4-5 weeks is not very long, especially when there is often a lot of new information to absorb and process. This year, we conducted the selection process in July, so that the creative practitioners and academics could have some early conversations before starting in earnest in September. We made this change in response to feedback from previous cohorts who felt their creative juices were only just starting to flow as the Creative Fellowships were concluding. With the added excitement of COVID-19, we have also relaxed the time-window for delivery. We usually focus on October-March for the rich conversations and then programme the dissemination events in the spring. However, forward-planning now feels like a relic of a previous age, along with indoor eating at restaurants and attending music festivals. What used to be my bread and butter – getting people in a room for an event and inviting an audience – is currently off the menu. Instead, we are inviting the Creative Fellows and their hosts to work responsively, capitalising on moments when we can spend time together in person, and finding online alternatives when we can’t. As a team, we are learning to ‘hold space’ in new ways, and to ‘hold time’ more lightly.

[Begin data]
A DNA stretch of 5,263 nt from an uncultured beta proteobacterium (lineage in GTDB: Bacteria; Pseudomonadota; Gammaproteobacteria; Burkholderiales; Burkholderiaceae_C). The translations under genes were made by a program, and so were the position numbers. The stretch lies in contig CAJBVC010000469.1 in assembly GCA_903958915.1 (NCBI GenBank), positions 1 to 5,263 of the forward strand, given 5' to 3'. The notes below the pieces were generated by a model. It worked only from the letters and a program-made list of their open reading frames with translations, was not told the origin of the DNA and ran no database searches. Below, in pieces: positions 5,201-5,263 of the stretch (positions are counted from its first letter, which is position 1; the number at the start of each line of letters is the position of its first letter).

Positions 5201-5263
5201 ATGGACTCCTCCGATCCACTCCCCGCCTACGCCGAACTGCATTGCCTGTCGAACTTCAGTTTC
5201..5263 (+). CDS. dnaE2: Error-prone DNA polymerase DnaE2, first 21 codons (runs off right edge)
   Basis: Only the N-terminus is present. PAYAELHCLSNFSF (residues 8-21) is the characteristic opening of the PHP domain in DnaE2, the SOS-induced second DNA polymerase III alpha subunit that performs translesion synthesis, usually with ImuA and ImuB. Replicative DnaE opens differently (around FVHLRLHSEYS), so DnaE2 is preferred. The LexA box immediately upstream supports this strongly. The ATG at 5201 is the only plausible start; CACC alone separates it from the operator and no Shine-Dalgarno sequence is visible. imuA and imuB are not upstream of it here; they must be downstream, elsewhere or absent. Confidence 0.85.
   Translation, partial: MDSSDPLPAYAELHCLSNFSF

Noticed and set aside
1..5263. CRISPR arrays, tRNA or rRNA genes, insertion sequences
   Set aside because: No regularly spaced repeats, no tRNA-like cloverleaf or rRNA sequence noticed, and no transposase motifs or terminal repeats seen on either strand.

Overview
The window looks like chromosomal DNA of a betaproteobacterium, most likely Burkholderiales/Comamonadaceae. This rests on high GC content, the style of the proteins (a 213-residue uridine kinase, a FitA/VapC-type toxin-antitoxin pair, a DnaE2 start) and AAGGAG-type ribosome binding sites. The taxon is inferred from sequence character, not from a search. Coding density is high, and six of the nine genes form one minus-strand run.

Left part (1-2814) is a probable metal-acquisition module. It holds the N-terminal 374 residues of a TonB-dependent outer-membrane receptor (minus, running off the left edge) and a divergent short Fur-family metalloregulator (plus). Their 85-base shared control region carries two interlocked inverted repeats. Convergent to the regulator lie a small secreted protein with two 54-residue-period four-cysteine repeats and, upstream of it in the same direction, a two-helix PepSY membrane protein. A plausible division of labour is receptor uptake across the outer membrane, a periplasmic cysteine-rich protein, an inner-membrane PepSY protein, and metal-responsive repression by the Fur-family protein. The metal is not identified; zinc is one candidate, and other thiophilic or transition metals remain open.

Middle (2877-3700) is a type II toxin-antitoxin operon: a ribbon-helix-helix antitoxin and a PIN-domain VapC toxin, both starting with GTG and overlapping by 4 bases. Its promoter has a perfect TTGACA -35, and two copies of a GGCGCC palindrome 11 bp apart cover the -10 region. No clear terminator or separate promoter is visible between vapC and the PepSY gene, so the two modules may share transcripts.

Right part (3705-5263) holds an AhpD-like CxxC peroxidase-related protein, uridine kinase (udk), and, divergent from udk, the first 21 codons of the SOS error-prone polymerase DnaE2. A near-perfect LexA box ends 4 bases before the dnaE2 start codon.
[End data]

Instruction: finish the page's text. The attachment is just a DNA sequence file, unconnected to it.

A favourite COVID-19-related tweet, posted by @WhaJoTalkinBout back in May, captured perfectly my experience of lockdown: “It’s the third month of March, every day is Wednesday, and the time is either light or dark.” Tricksier than a government advisor on a day trip to Barnard Castle, time has been flouting all the rules over the past six months. But there are silver-linings to be found. In this in-between-time, it’s possible to trial new ways of working and living. Many things are more difficult but some things are easier – our Hyperlocal project, offering 10 small arts commissions to Devon and Cornwall artists to respond to their immediate domestic environment, went from idea-germ to fully-fledged final artworks in just five weeks. The disruption to normal life allowed us to move far more quickly, pull together partnerships more rapidly, and get word out to a broader audience. If there are things you want to disrupt and change, I would suggest now is the perfect time.
Mihaly Csikszentmihalyi – https://www.headspace.com/articles/flow-state
Carmen Herrera – https://whitney.org/exhibitions/carmenherrera
Creative Fellowships – https://www.artsandcultureexeter.co.uk/creative-fellowship
Hyperlocal – https://www.artsandcultureexeter.co.uk/hyperlocal
Sarah Campbell is the Associate Director for Arts and Culture University of Exeter